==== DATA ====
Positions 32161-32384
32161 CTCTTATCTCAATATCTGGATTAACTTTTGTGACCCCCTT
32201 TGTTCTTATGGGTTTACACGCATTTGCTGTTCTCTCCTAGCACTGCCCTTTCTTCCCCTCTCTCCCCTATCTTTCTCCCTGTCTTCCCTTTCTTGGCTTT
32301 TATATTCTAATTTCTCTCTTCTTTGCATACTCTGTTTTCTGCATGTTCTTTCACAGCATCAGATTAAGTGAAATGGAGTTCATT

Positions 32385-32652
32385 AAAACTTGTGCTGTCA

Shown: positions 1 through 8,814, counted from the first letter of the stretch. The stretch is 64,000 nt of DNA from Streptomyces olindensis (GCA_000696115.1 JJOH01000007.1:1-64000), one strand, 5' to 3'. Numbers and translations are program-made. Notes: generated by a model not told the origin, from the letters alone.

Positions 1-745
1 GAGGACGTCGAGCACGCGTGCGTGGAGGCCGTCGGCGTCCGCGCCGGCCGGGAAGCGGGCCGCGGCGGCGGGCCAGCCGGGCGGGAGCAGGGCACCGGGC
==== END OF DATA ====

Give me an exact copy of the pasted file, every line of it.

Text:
Positions 32161-32384
32161 CTCTTATCTCAATATCTGGATTAACTTTTGTGACCCCCTT
32201 TGTTCTTATGGGTTTACACGCATTTGCTGTTCTCTCCTAGCACTGCCCTTTCTTCCCCTCTCTCCCCTATCTTTCTCCCTGTCTTCCCTTTCTTGGCTTT
32301 TATATTCTAATTTCTCTCTTCTTTGCATACTCTGTTTTCTGCATGTTCTTTCACAGCATCAGATTAAGTGAAATGGAGTTCATT

Positions 32385-32652
32385 AAAACTTGTGCTGTCA

Shown: positions 1 through 8,814, counted from the first letter of the stretch. The stretch is 64,000 nt of DNA from Streptomyces olindensis (GCA_000696115.1 JJOH01000007.1:1-64000), one strand, 5' to 3'. Numbers and translations are program-made. Notes: generated by a model not told the origin, from the letters alone.

Positions 1-745
1 GAGGACGTCGAGCACGCGTGCGTGGAGGCCGTCGGCGTCCGCGCCGGCCGGGAAGCGGGCCGCGGCGGCGGGCCAGCCGGGCGGGAGCAGGGCACCGGGC